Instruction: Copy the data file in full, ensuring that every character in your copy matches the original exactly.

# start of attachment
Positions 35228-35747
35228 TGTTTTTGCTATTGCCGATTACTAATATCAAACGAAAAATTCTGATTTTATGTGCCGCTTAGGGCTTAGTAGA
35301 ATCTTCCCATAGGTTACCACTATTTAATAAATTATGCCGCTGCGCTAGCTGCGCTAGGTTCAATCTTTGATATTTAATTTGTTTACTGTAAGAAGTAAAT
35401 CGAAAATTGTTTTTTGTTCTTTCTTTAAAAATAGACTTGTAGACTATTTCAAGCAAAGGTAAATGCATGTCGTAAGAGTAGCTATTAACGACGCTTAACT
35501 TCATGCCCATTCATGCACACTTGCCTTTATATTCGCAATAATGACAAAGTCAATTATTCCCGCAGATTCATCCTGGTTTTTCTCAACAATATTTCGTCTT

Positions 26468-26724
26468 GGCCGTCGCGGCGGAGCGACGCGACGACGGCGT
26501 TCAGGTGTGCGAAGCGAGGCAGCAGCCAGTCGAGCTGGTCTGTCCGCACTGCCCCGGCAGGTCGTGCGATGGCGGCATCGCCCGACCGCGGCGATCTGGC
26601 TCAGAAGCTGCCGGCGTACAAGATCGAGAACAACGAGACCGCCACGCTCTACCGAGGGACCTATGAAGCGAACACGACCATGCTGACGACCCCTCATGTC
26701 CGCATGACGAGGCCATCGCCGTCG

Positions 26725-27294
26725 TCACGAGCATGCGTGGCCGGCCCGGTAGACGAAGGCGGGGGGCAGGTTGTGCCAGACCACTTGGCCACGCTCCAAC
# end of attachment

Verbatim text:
Positions 35228-35747
35228 TGTTTTTGCTATTGCCGATTACTAATATCAAACGAAAAATTCTGATTTTATGTGCCGCTTAGGGCTTAGTAGA
35301 ATCTTCCCATAGGTTACCACTATTTAATAAATTATGCCGCTGCGCTAGCTGCGCTAGGTTCAATCTTTGATATTTAATTTGTTTACTGTAAGAAGTAAAT
35401 CGAAAATTGTTTTTTGTTCTTTCTTTAAAAATAGACTTGTAGACTATTTCAAGCAAAGGTAAATGCATGTCGTAAGAGTAGCTATTAACGACGCTTAACT
35501 TCATGCCCATTCATGCACACTTGCCTTTATATTCGCAATAATGACAAAGTCAATTATTCCCGCAGATTCATCCTGGTTTTTCTCAACAATATTTCGTCTT

Positions 26468-26724
26468 GGCCGTCGCGGCGGAGCGACGCGACGACGGCGT
26501 TCAGGTGTGCGAAGCGAGGCAGCAGCCAGTCGAGCTGGTCTGTCCGCACTGCCCCGGCAGGTCGTGCGATGGCGGCATCGCCCGACCGCGGCGATCTGGC
26601 TCAGAAGCTGCCGGCGTACAAGATCGAGAACAACGAGACCGCCACGCTCTACCGAGGGACCTATGAAGCGAACACGACCATGCTGACGACCCCTCATGTC
26701 CGCATGACGAGGCCATCGCCGTCG

Positions 26725-27294
26725 TCACGAGCATGCGTGGCCGGCCCGGTAGACGAAGGCGGGGGGCAGGTTGTGCCAGACCACTTGGCCACGCTCCAAC